$5M earmarked to protect Wright-Patt from BRAC

Springfield base could also get boost in state budget bill.

The earmark, tucked into the massive state budget bill, reflects the importance the base and its 26,000 military and civilian employees have to the state’s livelihood.

Ohio House Speaker Cliff Rosenberger, R-Clarksville, a former Air National Guard member, said he’d like to double the amount set aside to at least $10 million. The money could be spent on infrastructure at Wright-Patt and other Ohio bases, officials said. Installations like the Springfield Air National Guard base could gain from the earmark, officials indicated.

Texas, Alabama and Massachusetts all provide some state money for their federal military installations, officials said.

“This is sorely needed, especially when there are fiscal constraints on the federal level to support our military facilities,” said U.S. Rep Mike Turner, R-Dayton, in a statement.

He emphasized an urgent need for the legislation because federal rules prohibit states from spending more on base infrastructure during a BRAC process.

“It is a game that must be completed before BRAC commences and that’s why it’s so important that this be done now,” said Turner, chairman of the House Tactical Air and Land Forces Subcommittee in Congress.

The $5 million would create an Ohio Military Facilities Commission, which which will work to protect Wright-Patt and the other bases if and when another BRAC happens. Though a BRAC has not yet been set, the federal government periodically looks for ways to save money, increase efficiency and strengthen national security through a formal BRAC process.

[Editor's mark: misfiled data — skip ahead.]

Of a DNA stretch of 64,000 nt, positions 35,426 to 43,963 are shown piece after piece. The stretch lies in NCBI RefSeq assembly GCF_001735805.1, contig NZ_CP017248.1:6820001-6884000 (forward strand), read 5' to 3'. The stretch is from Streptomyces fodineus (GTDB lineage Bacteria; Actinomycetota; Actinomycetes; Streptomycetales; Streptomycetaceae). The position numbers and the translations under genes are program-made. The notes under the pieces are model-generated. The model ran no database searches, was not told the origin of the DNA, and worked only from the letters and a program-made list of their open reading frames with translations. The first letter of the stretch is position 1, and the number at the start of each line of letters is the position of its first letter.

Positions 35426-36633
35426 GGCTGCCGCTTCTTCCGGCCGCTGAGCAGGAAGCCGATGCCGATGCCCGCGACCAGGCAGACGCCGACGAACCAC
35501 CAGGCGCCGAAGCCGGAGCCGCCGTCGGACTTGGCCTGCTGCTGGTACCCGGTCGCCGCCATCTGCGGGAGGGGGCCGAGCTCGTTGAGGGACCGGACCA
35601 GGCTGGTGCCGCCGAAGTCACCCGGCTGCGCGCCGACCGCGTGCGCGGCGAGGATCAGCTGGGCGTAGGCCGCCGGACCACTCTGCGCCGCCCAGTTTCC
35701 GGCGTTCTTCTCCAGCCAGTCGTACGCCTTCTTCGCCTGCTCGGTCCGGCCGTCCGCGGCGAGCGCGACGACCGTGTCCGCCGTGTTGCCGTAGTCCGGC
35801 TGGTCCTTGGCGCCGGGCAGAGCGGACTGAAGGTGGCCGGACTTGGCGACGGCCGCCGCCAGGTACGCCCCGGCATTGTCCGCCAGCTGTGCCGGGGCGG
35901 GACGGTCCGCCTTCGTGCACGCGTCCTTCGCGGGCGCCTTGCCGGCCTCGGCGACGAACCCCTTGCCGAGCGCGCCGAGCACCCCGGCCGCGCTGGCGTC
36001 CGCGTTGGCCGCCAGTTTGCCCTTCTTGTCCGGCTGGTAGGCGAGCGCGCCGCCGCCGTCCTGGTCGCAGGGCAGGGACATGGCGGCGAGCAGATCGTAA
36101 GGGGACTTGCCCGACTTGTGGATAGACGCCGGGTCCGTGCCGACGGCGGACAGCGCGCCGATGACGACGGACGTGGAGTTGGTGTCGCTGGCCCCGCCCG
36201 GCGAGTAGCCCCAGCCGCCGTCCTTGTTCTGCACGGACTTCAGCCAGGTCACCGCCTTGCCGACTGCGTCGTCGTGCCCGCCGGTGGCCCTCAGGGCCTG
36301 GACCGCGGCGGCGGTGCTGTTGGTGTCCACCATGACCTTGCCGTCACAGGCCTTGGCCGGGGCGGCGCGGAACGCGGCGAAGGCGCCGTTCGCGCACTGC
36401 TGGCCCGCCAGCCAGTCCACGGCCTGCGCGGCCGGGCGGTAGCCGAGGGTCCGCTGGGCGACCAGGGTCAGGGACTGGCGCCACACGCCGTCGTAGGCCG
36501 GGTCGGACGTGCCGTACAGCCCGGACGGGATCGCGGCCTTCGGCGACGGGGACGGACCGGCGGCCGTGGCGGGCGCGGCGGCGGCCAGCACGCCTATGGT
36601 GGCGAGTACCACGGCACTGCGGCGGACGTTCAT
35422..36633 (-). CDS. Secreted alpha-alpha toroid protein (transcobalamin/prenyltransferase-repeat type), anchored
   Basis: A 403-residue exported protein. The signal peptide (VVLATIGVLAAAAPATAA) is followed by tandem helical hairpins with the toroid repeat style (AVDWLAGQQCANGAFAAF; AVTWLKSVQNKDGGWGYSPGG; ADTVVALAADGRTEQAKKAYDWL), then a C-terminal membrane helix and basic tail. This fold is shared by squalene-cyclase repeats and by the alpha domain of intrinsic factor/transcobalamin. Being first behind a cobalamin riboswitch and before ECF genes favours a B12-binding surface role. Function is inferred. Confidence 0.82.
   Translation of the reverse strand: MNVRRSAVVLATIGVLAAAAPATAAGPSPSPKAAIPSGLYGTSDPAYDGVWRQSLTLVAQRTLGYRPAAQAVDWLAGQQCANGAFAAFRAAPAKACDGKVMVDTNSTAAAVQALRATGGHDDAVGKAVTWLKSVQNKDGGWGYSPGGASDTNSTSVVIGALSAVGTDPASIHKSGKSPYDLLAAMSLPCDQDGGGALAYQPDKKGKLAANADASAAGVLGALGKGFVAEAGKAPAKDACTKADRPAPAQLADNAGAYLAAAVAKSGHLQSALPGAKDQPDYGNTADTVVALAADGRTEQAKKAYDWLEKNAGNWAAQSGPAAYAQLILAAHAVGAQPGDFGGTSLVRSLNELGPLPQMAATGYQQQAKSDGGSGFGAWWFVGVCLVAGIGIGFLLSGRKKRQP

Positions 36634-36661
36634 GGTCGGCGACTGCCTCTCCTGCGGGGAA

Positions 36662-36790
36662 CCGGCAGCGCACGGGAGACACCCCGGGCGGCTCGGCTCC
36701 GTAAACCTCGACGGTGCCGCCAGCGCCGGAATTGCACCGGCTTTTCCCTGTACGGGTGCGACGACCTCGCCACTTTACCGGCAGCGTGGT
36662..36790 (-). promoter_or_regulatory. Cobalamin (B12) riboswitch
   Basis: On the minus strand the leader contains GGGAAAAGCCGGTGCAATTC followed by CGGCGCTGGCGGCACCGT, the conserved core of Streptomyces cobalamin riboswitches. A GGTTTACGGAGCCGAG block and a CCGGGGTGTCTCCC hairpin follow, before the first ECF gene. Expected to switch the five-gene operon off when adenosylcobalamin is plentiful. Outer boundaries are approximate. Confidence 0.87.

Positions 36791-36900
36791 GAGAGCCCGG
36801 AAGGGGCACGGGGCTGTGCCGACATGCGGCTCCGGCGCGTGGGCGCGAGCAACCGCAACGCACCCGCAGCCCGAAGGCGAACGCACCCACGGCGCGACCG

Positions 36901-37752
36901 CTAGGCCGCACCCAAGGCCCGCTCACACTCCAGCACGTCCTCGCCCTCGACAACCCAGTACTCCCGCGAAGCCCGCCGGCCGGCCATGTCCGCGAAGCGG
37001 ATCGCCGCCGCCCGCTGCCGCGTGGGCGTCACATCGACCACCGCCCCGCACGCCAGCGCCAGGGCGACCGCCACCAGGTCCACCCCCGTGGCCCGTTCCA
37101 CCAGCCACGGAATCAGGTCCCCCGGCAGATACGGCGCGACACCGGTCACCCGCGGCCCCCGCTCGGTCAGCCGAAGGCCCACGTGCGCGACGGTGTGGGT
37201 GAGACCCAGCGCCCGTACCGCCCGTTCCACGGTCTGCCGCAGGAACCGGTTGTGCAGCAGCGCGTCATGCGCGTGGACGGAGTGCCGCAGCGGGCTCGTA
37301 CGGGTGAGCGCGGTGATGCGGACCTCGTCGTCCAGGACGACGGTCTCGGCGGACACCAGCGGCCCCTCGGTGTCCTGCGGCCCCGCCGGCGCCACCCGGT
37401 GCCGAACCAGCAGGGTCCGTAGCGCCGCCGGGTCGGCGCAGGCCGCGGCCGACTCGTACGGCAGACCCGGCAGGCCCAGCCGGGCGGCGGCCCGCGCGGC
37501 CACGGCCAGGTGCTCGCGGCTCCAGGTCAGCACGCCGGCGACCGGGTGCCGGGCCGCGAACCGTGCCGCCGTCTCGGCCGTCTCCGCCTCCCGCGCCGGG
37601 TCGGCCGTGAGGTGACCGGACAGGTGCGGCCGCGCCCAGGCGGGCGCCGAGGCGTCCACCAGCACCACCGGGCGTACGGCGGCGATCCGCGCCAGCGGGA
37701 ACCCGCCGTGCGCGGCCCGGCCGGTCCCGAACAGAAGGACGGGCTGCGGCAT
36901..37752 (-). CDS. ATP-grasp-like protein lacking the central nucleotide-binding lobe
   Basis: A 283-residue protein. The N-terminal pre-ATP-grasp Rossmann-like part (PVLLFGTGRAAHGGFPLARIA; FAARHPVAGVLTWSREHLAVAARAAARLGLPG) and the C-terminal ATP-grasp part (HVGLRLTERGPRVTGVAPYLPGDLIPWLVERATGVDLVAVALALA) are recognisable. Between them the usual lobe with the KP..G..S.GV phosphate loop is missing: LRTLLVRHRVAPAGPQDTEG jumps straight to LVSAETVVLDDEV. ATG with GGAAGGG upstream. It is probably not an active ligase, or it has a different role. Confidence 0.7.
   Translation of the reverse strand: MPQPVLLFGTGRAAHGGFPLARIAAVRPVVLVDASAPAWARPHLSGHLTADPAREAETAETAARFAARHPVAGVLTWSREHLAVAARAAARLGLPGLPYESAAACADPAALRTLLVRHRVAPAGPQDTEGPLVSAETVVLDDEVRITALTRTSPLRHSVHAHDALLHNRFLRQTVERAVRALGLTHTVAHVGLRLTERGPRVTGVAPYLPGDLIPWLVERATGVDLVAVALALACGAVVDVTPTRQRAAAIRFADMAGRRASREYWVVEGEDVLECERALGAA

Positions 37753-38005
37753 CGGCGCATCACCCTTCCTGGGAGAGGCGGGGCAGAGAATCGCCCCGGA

Talk of a BRAC puts officials across the state on edge because of the potential for the loss of thousands of jobs and billions of dollars in economic activity.

The region caught a break after the last round of base realignment and closures in 2005, when Wright-Patterson gained 1,200 jobs with the relocation of the 711th Human Performance Wing and the U.S. Air Force School of Aerospace Medicine.

‘Pointy spear’

Rosenberger announced the legislation Tuesday at a press conference at the National Aviation Hall of Fame inside the National Museum of the U.S. Air Force at Wright-Patterson.

“At the end of the day, what this comes down to is about securing jobs and securing, really, America’s future because … Wright-Patterson Air Force Base is the pointy spear of our military,” Rosenberger said.

The Pentagon has asked for four consecutive years for a BRAC, but Congress has said no. Some analysts say opposition appears to have eased some in Congress, fueling speculation a BRAC could happen in 2017 or 2019. The Air Force has estimated it has 30 percent excess infrastructure.

The creation of the Ohio Military Facilities Commission is part of a broader strategy to retain and grow the 100,000 jobs and $10 billion economic impact federal agencies have in Ohio, said state Sen. Chris Widener, R-Springfield.

“This money is extremely important to Wright-Patterson Air Force Base and the larger Dayton community,” added state Rep. Niraj Antani, R-Miami Twp. “It will help protect thousands of jobs should there be another BRAC.”

Dayton Development Coalition President and CEO Jeff Hoagland said the 2005 BRAC that relocated the 711th Human Performance Wing to Ohio from Texas led to Wright State University’s decision to break ground on a $37 million Neuroscience Engineering Collaboration Building, among other gains.

“The commission is another way to increase Ohio’s awareness of the opportunities that we have to benefit our bases, to protect our bases and to compete with the rest of the nation,” he said.

Budget bill runs 3,215 pages

The 3,215-page budget bill voted on by the House today includes more modest tax changes and a different K-12 funding plan than Gov. John Kasich proposed. The latest version of the bill will move onto the Ohio Senate for more changes and isn’t likely to be finalized and signed into law by Kasich until late June.

The state is expected to have a healthy surplus from the current fiscal year. House Republicans want to transfer $375 million of the surplus to the state’s rainy day fund, $100 million to the Straight A Fund, $15 million for student debt relief and $30 million for workforce development grants.

Staff writer Jeremy Kelley contributed to this report.

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